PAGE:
I hate my name. Always have. Mona-Lisa Dandridge. What kind of name is that? Oh, I know that the Mona Lisa is a famous work of art. I know that Leonardo DaVinci was one of the greats, a genius really. Maybe I should be honored to have the name, but I’m not. Maybe it would’ve been better if Mona was my first name and Lisa was my middle name. But no, Mona-Lisa is one name, hyphenated. My middle name is DaVinci. Yeah, you heard me right, Mona-Lisa DaVinci Dandridge. My name is concrete proof that sixteen-year-old girls shouldn’t have babies—or at least they shouldn’t be allowed to name them. There are other reasons why a girl that young shouldn’t have kids, but I won’t go into them right now.
Anyway, I used to wonder why my mom didn’t just give me her name. Christina is a pretty name. I could’ve dealt with
that. But no, I got stuck with a stripper’s name. Maybe if my father had stuck around long enough for me to be born, he would’ve stepped in and given me a normal name like Tasha or Andrea. But he disappeared as soon as the plus sign showed up in the window of the home pregnancy test. Mama said his name was Michael Tolliver. I met him once, I think. Well, that’s a long story. One I’ve tried not to remember.
Michael’s a nice name. Maybe he would’ve named me Michelle. That would’ve been nice. Michelle Dandridge has a nice ring to it. Oh well, I’ve been Mona-Lisa Dandridge for thirty-three years now. I may as well accept it. At least my name isn’t Cleopatra, like my younger sister. Cleopatra Egypt Williams. I guess twenty is not a good age for motherhood either, if you use my mother as an example. My mother loved to read, and she loved art and history, but I think that she may have misused her knowledge.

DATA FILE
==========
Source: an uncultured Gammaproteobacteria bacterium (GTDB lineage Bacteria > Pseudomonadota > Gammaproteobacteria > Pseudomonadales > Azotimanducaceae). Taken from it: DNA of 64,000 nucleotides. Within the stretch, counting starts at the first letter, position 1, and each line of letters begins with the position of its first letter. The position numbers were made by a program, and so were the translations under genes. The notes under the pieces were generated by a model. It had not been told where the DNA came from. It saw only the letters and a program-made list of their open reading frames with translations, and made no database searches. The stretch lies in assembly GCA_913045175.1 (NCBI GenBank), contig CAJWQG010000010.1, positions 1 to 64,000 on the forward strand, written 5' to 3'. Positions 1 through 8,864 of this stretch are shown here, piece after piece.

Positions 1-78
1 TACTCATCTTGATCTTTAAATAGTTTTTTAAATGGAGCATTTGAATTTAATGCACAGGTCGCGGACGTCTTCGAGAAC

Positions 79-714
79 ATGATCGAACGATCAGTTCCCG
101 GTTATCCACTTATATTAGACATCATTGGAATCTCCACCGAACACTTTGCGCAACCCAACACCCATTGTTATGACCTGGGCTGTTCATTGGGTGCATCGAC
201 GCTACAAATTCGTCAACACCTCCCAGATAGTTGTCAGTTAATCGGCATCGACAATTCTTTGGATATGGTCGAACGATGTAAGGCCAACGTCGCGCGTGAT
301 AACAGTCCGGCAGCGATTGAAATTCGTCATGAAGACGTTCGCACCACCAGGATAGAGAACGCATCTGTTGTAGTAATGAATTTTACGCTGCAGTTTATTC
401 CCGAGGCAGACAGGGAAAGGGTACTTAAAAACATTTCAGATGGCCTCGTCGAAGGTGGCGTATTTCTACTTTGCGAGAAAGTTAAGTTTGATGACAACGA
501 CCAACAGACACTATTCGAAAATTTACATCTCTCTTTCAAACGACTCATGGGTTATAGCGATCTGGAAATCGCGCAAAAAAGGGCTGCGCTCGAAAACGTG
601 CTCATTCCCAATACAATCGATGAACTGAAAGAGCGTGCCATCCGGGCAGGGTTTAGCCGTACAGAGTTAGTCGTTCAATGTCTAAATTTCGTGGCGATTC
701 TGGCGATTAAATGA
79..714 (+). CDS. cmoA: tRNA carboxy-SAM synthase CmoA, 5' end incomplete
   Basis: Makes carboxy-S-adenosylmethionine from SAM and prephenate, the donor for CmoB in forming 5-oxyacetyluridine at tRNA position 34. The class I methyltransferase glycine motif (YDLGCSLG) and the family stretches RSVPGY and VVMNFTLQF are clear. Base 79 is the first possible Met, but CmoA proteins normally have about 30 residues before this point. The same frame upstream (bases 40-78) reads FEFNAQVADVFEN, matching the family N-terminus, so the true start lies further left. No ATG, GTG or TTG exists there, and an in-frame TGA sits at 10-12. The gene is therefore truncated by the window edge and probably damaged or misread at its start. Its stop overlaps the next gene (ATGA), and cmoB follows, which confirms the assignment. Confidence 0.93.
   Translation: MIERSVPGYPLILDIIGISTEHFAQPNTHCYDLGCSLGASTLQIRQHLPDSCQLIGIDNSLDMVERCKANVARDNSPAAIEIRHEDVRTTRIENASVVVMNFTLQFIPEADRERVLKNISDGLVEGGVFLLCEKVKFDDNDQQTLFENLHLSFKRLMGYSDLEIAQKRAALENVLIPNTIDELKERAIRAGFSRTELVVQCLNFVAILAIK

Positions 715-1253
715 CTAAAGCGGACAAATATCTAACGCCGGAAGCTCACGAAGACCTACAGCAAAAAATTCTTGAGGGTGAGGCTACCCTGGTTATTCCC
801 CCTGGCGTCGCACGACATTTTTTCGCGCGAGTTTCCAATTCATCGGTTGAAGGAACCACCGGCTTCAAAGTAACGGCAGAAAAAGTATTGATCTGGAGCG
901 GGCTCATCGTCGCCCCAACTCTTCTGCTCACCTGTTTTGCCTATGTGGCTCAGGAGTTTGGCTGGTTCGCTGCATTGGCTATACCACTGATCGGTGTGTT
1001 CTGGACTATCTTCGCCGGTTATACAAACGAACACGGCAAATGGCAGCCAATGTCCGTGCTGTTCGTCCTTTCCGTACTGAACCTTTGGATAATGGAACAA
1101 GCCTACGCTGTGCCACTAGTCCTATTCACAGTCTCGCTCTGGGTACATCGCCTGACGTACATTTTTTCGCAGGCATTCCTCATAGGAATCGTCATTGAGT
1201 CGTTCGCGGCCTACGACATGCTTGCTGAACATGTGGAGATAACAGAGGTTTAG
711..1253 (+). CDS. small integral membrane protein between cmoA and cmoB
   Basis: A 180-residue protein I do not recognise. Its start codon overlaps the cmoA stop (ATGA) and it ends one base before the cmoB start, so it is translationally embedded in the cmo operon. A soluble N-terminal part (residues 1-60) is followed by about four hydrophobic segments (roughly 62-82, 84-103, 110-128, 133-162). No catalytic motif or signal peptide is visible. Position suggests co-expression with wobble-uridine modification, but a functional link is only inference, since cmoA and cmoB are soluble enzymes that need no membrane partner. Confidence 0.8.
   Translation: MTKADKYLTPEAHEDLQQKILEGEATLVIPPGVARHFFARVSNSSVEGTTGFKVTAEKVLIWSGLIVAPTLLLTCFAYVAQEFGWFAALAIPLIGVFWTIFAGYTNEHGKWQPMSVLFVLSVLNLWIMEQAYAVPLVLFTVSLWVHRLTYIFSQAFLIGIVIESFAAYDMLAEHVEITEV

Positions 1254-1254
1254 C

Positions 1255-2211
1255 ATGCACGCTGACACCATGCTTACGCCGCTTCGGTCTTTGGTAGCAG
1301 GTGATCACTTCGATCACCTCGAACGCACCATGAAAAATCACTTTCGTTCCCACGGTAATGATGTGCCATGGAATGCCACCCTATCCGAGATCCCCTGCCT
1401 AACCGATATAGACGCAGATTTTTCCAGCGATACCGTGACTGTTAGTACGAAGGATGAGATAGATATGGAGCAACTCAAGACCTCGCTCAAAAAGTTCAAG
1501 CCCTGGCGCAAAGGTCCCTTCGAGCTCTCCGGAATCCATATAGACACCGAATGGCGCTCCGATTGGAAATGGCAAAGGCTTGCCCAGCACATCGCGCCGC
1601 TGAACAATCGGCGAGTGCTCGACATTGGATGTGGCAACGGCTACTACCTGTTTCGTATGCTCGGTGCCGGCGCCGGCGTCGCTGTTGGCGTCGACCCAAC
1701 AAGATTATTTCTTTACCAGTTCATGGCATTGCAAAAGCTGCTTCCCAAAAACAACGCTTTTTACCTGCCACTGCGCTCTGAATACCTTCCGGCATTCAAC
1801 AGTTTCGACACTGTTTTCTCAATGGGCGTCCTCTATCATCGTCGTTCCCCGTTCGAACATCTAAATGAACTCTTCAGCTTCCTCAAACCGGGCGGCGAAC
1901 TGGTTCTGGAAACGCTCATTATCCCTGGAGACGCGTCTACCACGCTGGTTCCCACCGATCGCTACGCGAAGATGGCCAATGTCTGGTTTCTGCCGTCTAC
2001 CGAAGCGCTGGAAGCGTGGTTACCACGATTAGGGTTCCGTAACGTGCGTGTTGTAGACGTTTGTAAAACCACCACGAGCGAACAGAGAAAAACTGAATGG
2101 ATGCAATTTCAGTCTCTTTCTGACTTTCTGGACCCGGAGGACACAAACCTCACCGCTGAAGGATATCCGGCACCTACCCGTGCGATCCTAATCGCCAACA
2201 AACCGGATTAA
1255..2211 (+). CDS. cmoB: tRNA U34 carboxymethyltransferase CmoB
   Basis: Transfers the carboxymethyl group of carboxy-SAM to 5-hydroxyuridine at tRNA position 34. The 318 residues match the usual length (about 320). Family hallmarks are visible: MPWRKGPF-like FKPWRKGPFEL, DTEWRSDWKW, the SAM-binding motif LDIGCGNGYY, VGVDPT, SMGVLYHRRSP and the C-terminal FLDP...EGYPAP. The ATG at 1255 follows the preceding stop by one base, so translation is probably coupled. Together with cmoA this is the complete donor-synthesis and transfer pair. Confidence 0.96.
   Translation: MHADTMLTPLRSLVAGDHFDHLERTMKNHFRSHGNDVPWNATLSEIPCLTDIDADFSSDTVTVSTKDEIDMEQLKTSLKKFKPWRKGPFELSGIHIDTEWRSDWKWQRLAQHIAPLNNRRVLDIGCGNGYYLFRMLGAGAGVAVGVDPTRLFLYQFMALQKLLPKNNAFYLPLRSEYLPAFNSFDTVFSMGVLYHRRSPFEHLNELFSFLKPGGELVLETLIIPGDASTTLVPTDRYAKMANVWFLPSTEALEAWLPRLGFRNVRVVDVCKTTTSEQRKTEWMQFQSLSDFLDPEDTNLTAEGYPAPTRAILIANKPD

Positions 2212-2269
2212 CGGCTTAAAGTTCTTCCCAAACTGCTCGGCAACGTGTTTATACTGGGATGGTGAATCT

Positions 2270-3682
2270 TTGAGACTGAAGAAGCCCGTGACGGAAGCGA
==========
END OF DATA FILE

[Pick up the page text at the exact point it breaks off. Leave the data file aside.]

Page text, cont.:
I shook my head, trying to shake my own thoughts loose, as I pulled my Chrysler Pacifica to a stop in front of the junior high school and unlocked the doors.
“Bye, Mama,” my sons said in unison as they jumped out of the truck.
“Bye, boys. Have a great day,” I called after them. But by then, they were already halfway across the yard, on their way
to the double entry doors. I sighed. They were growing up so fast. It seemed like just yesterday their father and I were changing their diapers and fixing formula. Now they’d both outgrown my 5’6” and were in the ninth grade. Morgan was even beginning to grow facial hair! That made my mind go tilt for real. What was I going to do when my boys were all grown up?